This week's Golden Apple winner teaches autistic children at Lucille Moore Elementary.
Sheryl Oleck was nominated by a parent who writes: She's amazing and me and my husband are actually able to have "conversations" with my son now who turned 6 in March and has autism. He didn't talk very much before her.
"She loves the kids. She is just a master teacher at what she does. She shapes behavior, she encourages language, because many of the children come with very little language. And it's just astonishing as we see the growth of these children through the year," Kathleen Schmidt, principal of Lucille Moore Elementary said.
"When we first started bringing him here in August he wasn't saying very much at all. And now when I pick him up every afternoon she brings him to me, he is telling me in almost full sentences how good his day has been and all the great things that he has learned. That means more to me than anything," Erica Brown, the mother of an autistic child, said.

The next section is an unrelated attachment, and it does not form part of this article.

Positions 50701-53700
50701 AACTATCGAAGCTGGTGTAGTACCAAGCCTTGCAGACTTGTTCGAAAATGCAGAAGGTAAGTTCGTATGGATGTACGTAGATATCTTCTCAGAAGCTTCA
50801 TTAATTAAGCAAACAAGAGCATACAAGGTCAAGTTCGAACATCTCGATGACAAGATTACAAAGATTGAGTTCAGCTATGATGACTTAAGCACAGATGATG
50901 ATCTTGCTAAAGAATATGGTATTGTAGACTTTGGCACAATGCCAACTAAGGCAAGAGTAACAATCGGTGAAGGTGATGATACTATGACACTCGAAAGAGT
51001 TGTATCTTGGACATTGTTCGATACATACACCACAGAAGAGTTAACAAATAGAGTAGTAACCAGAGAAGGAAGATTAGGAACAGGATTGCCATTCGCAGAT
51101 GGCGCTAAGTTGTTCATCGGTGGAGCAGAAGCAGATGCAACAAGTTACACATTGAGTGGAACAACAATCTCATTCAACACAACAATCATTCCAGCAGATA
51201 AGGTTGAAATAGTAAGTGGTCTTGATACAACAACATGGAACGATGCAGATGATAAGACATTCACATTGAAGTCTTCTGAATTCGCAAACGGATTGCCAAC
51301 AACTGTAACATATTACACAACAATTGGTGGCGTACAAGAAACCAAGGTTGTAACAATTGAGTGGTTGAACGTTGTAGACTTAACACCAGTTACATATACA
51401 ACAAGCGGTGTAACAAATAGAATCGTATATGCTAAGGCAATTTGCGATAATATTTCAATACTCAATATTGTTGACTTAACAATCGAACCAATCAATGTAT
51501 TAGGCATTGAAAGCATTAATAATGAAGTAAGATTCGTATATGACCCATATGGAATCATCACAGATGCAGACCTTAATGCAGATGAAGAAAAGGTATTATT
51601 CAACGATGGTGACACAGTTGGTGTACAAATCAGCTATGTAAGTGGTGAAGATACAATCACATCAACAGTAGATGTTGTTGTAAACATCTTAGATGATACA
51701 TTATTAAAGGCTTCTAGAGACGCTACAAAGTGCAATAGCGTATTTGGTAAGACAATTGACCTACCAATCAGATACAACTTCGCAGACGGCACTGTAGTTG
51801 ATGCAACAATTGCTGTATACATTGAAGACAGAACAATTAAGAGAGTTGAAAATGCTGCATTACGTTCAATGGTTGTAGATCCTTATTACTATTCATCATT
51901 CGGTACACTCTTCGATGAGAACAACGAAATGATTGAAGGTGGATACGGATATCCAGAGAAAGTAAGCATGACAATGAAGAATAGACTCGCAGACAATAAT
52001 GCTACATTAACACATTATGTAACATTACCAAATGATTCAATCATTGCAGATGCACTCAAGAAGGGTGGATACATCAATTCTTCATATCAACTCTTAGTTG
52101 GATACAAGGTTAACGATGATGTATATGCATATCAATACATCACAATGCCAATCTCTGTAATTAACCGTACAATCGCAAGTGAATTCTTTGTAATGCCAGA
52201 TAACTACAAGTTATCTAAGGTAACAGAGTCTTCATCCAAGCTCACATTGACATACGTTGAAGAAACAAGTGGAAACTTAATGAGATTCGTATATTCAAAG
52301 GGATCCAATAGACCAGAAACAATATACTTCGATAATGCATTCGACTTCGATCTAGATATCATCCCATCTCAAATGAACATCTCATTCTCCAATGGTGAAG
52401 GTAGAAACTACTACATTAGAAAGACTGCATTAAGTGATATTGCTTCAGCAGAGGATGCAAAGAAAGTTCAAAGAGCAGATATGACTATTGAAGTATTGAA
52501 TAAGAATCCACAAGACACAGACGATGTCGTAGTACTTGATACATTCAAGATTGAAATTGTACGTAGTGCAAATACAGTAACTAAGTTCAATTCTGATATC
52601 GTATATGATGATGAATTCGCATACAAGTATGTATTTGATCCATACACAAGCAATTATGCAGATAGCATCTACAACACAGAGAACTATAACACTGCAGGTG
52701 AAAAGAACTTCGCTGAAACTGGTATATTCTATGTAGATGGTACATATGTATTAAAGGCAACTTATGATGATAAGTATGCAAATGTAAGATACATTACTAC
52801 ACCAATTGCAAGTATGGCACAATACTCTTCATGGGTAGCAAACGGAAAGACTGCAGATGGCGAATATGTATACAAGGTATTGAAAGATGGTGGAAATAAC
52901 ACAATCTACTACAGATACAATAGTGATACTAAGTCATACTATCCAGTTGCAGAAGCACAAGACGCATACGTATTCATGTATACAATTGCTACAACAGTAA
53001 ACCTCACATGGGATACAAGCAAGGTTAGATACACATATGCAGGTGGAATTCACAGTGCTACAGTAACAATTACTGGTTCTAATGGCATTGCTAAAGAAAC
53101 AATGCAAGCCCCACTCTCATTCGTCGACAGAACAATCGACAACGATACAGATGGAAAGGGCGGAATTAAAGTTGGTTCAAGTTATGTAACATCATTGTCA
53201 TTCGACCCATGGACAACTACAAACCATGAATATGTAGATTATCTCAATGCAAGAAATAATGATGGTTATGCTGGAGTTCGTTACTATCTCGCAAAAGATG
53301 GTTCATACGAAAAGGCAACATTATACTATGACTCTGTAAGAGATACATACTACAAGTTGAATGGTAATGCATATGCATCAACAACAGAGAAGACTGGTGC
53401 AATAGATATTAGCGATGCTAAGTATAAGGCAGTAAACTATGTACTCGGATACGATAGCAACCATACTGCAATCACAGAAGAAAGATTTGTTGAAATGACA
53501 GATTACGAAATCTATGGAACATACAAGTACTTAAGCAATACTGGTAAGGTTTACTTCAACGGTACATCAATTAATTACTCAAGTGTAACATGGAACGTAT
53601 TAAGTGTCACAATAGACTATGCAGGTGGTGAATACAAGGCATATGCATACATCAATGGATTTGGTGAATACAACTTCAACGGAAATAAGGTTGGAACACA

"Everything is done language-based. Most of our students come and they are not able to speak in complete sentences or they can speak but can't carry on interactions so in everything that we do, whether it is in eating or whether it is in daily actions or interactions with other people or peers, we just do everything that we can to help them and bring that language out," Ms. Oleck said.
"I like my teacher!"
"The first time a parent comes to tell me that their child spoke to them or said something to them or they could actually communicate with their child, that shows me that what we are doing in the classroom is working and it is very exciting for myself and the parent," Ms. Oleck said.
"You don't know what it means to a family with a special needs child," Brown said.
"Each child has the potential to exceed any expectation that you put in front of them," Ms. Oleck said.